The Best Western PLUS Barclay Hotel. (AV NEWS FILE PHOTO)

The Best Western PLUS Barclay Hotel. (AV NEWS FILE PHOTO)

Alberni Valley Tourism changes mind about B.C. tourism tax, will apply to collect it

Hoteliers in Port Alberni reach majority to bring back MRDT after dumping it in 2012

Port Alberni hotels are one step closer to collecting a tax from travellers.

Alberni Valley Tourism is planning to submit an application for the Municipal and Regional District Tax program (MRDT). This would allow local accommodations to collect a tax from visitors to the community. The tax will be collected by the not-for-profit Alberni Valley Tourism, then used for marketing and promotion of the community.

The MRDT is a visitor-funded provincial tax program that was established in the 1980s. Port Alberni is one of the few municipalities in the province that does not leverage the tax. If established, visitors to the Alberni Valley will have to pay a two percent tax on room rates at hotels and Airbnb accommodations.

Peter Mugleston, chairman and president of Alberni Valley Tourism, told Port Alberni city council during a meeting on Monday, May 9 that 71 percent of hoteliers in Port Alberni are in favour of collecting the tax. This exceeds the provincial requirement of 51 percent. Two out of three Sproat Lake properties are also in favour.

“Although we have some properties still sitting on the fence, we’ve achieved a majority of accommodation providers,” said Mugleston.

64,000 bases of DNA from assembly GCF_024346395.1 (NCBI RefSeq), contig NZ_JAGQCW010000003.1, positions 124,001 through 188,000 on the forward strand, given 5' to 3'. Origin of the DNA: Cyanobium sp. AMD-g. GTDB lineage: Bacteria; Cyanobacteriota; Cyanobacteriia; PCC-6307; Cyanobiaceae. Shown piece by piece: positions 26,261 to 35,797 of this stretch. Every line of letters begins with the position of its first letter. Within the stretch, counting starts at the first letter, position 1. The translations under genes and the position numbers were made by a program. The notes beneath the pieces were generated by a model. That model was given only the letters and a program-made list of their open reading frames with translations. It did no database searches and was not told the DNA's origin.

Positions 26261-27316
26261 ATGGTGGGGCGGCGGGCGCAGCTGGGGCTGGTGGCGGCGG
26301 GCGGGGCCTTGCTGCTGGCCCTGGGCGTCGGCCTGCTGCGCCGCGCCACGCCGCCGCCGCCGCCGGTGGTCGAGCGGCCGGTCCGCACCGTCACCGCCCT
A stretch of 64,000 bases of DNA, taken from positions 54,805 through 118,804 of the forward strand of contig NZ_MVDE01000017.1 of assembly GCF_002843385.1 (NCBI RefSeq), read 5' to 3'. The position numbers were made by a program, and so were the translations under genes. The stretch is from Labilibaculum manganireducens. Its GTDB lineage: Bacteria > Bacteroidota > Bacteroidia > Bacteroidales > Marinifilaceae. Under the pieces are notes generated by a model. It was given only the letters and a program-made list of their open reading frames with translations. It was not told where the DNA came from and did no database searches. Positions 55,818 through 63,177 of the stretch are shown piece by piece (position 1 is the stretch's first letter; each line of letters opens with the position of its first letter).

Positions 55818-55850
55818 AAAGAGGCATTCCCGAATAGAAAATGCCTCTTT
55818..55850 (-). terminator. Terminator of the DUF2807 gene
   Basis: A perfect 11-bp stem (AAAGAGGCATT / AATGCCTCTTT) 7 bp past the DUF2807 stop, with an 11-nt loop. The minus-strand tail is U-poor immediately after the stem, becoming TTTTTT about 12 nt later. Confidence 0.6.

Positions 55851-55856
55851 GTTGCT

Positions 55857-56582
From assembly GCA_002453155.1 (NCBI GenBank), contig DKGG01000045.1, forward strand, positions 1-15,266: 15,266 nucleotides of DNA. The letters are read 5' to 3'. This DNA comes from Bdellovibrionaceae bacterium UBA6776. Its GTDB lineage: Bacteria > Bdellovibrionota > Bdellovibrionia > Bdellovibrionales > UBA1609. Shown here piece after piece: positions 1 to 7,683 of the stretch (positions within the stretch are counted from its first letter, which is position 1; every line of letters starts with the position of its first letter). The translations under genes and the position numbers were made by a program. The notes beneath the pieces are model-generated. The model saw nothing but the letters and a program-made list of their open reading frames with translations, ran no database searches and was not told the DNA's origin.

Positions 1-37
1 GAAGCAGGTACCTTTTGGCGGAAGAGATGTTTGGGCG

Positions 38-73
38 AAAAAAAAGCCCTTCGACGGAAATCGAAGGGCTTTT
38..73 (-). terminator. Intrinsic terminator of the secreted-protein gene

In order to apply for MRDT, Alberni Valley Tourism must get approval from municipalities and regional districts in the accommodation area. Both Port Alberni city council and the Alberni-Clayoquot Regional District board voted to provide letters of support.

Prior to 2012, Port Alberni did collect the hotel tax. Beaver Creek director John McNabb was on the ACRD board back when the tax was rescinded.

READ MORE: Port Alberni considers implementing ‘hotel tax’ for travellers

“What’s changed?” he wanted to know during the most recent board meeting on May 11.

Mugleston admitted that he was one of the hoteliers who voted against MRDT previously. At the time, he said, hoteliers didn’t like how their money was being spent.

“It got a little messy,” he said.

Since then, Alberni Valley Tourism has partnered with the City of Port Alberni and the Alberni Valley Chamber of Commerce on the common goal of promoting and marketing the Alberni Valley.

The MRDT, said chamber CEO Bill Collette, “is objective No. 1 for us.”

Over the past few years, some Port Alberni hotels have been collecting a two percent tax on a voluntary basis, with 100 percent of the funds going towards marketing.

“We are still actively marketing the area, and have funds to do so until the MRDT funds start rolling in,” said Mugleston.

But the MRDT will require all hotels with more than four rooms—as well as all Airbnb accommodations—to collect the tax.

Port Alberni’s economic development manager Pat Deakin said the city is anticipating $163,000 in revenue for the first year. The majority of this will go towards marketing ($65,000), as well as operations and engagement ($63,000).

“This additional funding will allow us to up our game,” said Deakin.

Port Alberni city councillors expressed their support for the program on May 9.

“When money does start coming in, we are going to have a substantial advertising budget in order to promote all the wonderful things that this community has to offer to our visitors,” said Coun. Debbie Haggard. “I think we could finally start to become a destination point, not just a drive-thru.”

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